When Breakside Brewery’s visionary head brewer Ben Edmunds asked us to micro-malt some triticale for a special beer, we were pretty jazzed. Triticale, a natural hybrid of wheat and rye originating in Scotland, makes a great base for brewing beer, given its high sugar content just waiting to be gobbled up by yeast and turned into alcohol and CO2.
The process of malting has been revered by zymologists and beer drinkers for thousands of years. We began this process with our cleaned, dry triticale, mixing it with lukewarm water and letting it steep. Once it has steeped an appropriate amount, we “couch” it to allow for oxygen to permeate the grains and stave off decay that would come from the anaerobic underwater environment. We then alternate between steeping and couching multiple times until the grain has reached 60% moisture.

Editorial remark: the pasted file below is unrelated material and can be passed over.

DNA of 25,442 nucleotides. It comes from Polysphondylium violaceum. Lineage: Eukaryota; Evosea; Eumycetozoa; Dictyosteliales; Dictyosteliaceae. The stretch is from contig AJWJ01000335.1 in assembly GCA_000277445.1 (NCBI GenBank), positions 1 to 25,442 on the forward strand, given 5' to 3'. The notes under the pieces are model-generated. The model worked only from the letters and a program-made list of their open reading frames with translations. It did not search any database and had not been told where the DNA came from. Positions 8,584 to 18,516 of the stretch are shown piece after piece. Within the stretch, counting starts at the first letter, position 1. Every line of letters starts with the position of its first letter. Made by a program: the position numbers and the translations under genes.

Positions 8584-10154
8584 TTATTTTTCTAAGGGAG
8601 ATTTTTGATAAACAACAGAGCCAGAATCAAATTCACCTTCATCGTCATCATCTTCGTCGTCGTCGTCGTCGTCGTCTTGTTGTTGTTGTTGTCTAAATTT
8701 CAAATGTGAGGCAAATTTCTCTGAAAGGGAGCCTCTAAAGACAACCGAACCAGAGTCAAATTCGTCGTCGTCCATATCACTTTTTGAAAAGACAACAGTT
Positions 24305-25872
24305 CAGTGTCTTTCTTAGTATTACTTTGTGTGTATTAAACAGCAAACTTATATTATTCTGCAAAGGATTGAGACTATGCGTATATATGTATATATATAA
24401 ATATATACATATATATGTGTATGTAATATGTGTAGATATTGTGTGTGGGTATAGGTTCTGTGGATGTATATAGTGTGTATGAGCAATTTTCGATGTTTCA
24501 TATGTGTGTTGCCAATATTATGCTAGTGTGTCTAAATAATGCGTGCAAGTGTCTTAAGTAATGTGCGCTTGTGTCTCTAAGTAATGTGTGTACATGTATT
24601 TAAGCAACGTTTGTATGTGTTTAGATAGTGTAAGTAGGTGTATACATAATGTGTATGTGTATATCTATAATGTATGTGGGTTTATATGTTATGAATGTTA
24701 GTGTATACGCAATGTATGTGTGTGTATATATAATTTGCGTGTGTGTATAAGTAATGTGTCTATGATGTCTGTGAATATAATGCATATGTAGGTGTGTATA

Once the grain hits this magic number, we spread it into beds and prepare for germination. During germination, the grain becomes “modified,” that is, ready for use in brewing. Germination is the process by which the endosperm is broken down and the starches within are exposed. This breakdown is signaled and measured by the emergence of the acrospire from the kernel and is complete when the acrospire is approximately 75% to 100% the length of the kernel.
Once the grain is modified, we lightly kiln it to stop the germination process. This is different than roasting and is meant to merely stop the biological process, not to flavor or color the kernels. Once kilning has ended, the grain has officially transformed to malt and is ready to be made into delicious beer.
This triticale beer was served in Breakside's Dekum brewpub in 2014.